The nature and state of the LP is one that has agitated the minds of several activists in the labour movement over the last eight years. Some of the questions that have emerged from this state of agitation are legitimate. But the answers proffered hardly involve, or help to deepen any serious understanding for working class activists. Such “answers” include the categorization of LP as being no better than such parties as the rightwing People’s Democratic Party. Not surprisingly, conclusions flowing from such “understanding” include sectarian efforts at forming new parties representing “millions” of workers. Before going further, it needs to be pointed out that the formation of (more) parties that represent workers is not in itself either bad or undesirable. Indeed, at a level, such acts could be commended. But at a deeper level, the challenge is more one of building a party of workers, to represent themselves. It is near impossible in the current state of Nigeria to build such a party outside and beyond the circles of workers drawn into the trade unions.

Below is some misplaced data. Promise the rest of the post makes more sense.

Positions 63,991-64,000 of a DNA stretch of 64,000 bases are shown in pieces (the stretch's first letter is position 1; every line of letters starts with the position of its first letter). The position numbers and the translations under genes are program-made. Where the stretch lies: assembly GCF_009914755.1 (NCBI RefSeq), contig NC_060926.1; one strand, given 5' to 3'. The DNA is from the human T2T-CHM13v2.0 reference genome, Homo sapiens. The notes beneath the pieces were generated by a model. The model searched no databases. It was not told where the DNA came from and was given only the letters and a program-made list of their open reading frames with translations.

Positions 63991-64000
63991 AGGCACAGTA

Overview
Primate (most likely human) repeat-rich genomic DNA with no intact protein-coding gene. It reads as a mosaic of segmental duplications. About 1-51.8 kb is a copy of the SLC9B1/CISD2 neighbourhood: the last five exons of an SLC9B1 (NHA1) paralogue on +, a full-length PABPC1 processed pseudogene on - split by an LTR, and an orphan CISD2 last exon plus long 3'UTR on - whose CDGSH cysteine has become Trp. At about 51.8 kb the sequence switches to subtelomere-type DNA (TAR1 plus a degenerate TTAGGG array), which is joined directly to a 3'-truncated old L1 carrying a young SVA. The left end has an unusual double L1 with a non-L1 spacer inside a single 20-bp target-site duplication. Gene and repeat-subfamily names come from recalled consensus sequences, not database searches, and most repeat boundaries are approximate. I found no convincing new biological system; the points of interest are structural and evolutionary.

This article argues that a deeper understanding of the trajectory of the Labour Party is necessary for labour activists committed to the emancipation of the working class and the progressive transformation of society. It puts in perspective the labour movement and its components as well as a summary historic view of organised labour’s engagement in partisan politics as a basis for understanding how the current Labour Party has evolved and the challenges the working class faces towards enthroning a politics of emancipation.